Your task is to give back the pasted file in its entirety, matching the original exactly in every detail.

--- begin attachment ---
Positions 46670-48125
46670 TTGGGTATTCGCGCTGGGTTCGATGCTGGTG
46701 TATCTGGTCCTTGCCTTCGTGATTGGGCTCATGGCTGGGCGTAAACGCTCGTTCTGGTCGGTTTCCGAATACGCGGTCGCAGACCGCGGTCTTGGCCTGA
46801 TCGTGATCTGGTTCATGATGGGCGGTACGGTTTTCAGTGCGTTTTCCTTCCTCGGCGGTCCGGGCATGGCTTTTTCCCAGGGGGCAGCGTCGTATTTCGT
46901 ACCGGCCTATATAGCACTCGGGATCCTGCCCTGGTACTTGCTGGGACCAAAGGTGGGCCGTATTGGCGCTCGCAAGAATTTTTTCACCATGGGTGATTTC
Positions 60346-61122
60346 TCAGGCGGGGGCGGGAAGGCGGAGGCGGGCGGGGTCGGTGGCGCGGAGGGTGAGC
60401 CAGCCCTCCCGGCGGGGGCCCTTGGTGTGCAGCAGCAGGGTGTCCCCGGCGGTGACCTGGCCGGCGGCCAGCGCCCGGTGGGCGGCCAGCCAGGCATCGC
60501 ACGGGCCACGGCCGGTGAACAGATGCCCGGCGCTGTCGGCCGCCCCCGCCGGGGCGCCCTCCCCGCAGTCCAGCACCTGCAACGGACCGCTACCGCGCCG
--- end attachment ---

Positions 46670-48125
46670 TTGGGTATTCGCGCTGGGTTCGATGCTGGTG
46701 TATCTGGTCCTTGCCTTCGTGATTGGGCTCATGGCTGGGCGTAAACGCTCGTTCTGGTCGGTTTCCGAATACGCGGTCGCAGACCGCGGTCTTGGCCTGA
46801 TCGTGATCTGGTTCATGATGGGCGGTACGGTTTTCAGTGCGTTTTCCTTCCTCGGCGGTCCGGGCATGGCTTTTTCCCAGGGGGCAGCGTCGTATTTCGT
46901 ACCGGCCTATATAGCACTCGGGATCCTGCCCTGGTACTTGCTGGGACCAAAGGTGGGCCGTATTGGCGCTCGCAAGAATTTTTTCACCATGGGTGATTTC
Positions 60346-61122
60346 TCAGGCGGGGGCGGGAAGGCGGAGGCGGGCGGGGTCGGTGGCGCGGAGGGTGAGC
60401 CAGCCCTCCCGGCGGGGGCCCTTGGTGTGCAGCAGCAGGGTGTCCCCGGCGGTGACCTGGCCGGCGGCCAGCGCCCGGTGGGCGGCCAGCCAGGCATCGC
60501 ACGGGCCACGGCCGGTGAACAGATGCCCGGCGCTGTCGGCCGCCCCCGCCGGGGCGCCCTCCCCGCAGTCCAGCACCTGCAACGGACCGCTACCGCGCCG